It can really add up when you count up all of your expenses each month. You need to pay for groceries, gas, rent, insurance, phone, and many other weekly or monthly bills. It also seems like things are more expensive each month.
Each carefully planned trip to the grocery store is becoming more and more costly. But you’re not crazy. You’re experiencing inflation. In the real world, you experience inflation when your money buys less over time. There are ways you can handle this, read on to see our strategies for keeping more money in your account.
Who’s running out of money between paychecks?
If you’re running out of money between paychecks, you’re not alone. About one-third of all Americans experience regular financial stress. That stress is based on reality because one in five workers runs out of money before their next paycheck.
How inflation is affecting Americans
Inflation hit an all-time high of 7.9% in February. This affects all Americans for all types of goods and services purchased. To put this into perspective, if you typically bought $100 of groceries a year ago, your groceries would now cost $107.90 today. And it’s true– wages are growing. But they are not growing as fast as inflation. Wages grew by just 5.7% in January. Americans feel inflation in some areas more than others. These areas include gas, energy, cars, airfare, and groceries.
Living paycheck to paycheck affects all income levels
Living paycheck to paycheck affects all income levels, and 64% of Americans report doing just that. If you break that down even further, 48% of six-figure households report living paycheck to paycheck. It seems like no income level is immune to being on the brink of running out of money.
Living paycheck to paycheck is harder on lower-income brackets. They are putting a higher percentage of money into necessities like food and gas. It’s harder for them to cut back on these expenses.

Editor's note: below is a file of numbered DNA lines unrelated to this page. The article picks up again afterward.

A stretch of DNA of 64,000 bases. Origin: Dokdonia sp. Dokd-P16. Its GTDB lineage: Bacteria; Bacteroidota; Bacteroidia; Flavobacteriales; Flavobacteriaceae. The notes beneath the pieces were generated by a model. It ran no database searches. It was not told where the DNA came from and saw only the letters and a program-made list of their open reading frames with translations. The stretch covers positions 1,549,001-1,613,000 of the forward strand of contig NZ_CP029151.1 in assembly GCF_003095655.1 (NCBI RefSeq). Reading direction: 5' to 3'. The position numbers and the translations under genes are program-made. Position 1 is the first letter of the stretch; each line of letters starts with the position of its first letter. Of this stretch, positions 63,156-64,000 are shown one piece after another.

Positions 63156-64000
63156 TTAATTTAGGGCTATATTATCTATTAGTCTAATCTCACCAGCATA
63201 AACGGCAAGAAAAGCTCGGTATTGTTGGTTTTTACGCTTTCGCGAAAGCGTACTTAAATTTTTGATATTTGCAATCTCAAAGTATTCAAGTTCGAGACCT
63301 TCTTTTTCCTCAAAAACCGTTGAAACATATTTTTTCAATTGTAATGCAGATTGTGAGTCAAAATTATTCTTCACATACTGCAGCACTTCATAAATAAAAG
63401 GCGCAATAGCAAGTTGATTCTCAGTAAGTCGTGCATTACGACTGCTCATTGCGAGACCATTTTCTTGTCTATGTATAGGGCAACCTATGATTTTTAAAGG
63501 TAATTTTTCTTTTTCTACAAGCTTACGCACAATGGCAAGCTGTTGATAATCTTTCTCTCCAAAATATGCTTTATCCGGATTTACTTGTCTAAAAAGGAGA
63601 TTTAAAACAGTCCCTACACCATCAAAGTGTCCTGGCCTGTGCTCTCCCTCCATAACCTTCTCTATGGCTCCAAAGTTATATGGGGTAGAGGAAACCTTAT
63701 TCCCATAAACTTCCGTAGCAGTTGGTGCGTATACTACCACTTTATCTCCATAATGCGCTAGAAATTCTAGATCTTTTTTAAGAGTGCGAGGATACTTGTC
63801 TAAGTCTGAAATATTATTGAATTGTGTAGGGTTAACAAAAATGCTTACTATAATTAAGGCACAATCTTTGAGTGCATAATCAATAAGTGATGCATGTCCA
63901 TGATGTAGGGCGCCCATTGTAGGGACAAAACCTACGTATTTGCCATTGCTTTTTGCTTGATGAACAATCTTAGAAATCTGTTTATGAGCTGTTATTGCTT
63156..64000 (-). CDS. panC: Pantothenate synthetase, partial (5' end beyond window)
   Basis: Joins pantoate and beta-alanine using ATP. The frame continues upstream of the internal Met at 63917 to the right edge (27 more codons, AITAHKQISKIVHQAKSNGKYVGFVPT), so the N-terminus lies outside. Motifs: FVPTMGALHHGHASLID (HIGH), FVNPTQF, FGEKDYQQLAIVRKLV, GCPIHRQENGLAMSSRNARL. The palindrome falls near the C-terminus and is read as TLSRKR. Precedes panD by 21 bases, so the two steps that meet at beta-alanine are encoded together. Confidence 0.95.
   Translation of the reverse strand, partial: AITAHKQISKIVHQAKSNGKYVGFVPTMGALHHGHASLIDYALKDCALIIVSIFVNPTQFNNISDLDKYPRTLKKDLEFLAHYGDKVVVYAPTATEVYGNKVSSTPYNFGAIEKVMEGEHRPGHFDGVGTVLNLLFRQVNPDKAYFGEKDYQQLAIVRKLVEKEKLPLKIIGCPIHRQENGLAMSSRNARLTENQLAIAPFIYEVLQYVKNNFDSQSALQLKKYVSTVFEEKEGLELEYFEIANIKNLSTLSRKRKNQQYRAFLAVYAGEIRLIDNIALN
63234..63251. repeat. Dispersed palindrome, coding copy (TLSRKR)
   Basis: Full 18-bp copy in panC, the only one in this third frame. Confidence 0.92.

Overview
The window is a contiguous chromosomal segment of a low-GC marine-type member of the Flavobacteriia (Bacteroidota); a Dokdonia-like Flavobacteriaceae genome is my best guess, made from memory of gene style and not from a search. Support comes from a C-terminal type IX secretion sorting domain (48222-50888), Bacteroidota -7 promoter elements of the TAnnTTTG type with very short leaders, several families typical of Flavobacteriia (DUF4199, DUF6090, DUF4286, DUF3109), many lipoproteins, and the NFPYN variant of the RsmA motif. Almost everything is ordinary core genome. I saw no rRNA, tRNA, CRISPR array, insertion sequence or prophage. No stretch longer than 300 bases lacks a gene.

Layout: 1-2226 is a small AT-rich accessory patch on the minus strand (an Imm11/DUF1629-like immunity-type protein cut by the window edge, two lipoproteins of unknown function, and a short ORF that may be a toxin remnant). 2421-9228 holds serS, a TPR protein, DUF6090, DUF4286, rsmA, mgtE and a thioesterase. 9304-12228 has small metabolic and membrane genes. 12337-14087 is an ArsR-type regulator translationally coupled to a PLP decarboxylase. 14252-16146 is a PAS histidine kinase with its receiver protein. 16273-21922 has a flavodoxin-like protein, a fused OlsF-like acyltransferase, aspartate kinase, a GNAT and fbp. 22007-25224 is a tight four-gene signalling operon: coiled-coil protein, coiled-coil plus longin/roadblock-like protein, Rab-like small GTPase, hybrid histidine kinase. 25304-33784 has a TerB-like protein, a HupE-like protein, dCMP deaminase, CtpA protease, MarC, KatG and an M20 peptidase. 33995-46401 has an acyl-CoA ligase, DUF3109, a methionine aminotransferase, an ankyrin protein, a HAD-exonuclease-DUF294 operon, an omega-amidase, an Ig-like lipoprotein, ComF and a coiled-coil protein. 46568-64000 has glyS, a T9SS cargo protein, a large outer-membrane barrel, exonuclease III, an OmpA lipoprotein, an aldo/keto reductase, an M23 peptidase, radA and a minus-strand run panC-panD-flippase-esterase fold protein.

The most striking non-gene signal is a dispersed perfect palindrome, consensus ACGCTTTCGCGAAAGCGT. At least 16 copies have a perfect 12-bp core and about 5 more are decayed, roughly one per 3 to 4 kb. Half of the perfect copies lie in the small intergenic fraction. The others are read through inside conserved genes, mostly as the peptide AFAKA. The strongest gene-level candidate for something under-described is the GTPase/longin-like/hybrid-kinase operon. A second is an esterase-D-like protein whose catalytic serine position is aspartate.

Inflation vs income
Inflation has eroded income by 1.7% over the last year. What this means in simple terms is that the money you are earning feels like 1.7% less. This is called purchasing power. Even though your pay stub says you’re making the same amount, the money is buying less at the pump and stores. It can add up big over time.
What do I do if I run out of money?
If you find yourself running out of money regularly, you need to find ways you can decrease your spending or make more money. Here are some ideas.
- Look at your expenses: There is always a place in your budget that you can consider cutting back on to save money. Consider reducing the number of times you go out to eat or cancel an unused membership.
- Ask for a raise: You have seen “help wanted” posters everywhere. Now is the perfect time to consider asking for a raise to increase the amount of money in your account each month.
- Get a side hustle: Nowadays, there are so many ways to have a side hustle. Consider working for Uber, pet sitting, or flipping furniture. Even just investing a few extra hours into your side hustle can add up.
- Rent out a room: Having a roommate can cramp your style. But living paycheck to paycheck is worse. Consider renting the extra room in your apartment or house to help pay bills.
- Hold a yard sale: As the weather gets warmer, it’s the perfect time to hold a garage sale. You can clean out your house and make some extra cash. You can also do this online through Facebook Marketplace or Craigslist.
Build up a saving safety net
Also known as a rainy day fund, a financial safety net is the best way to protect yourself financially. It takes time to build up an emergency fund. But a savings safety net prevents you from going into debt when you don’t have enough money for your everyday expenses.
One method to start saving is to set up direct deposits into a high yield savings account. As money from your paycheck enters your account, it is automatically routed each month to this savings account.
You will save without even thinking about it. Soon you will have a nice emergency fund to give you peace of mind.
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How much money do you have at the end of the month?
Discretionary income will be different for everyone. Experts say to have between 10-20% of your paycheck remaining after you pay bills and expenses.
What is considered living paycheck to paycheck?
Living paycheck to paycheck means that all the money you earn each month is immediately spent on your expenses.
What to do if you run out of gas and have no money?
Try calling AAA, your insurance company, or a friend to get your car moving immediately. Then consider increasing your financial safety net so this does not happen in the future.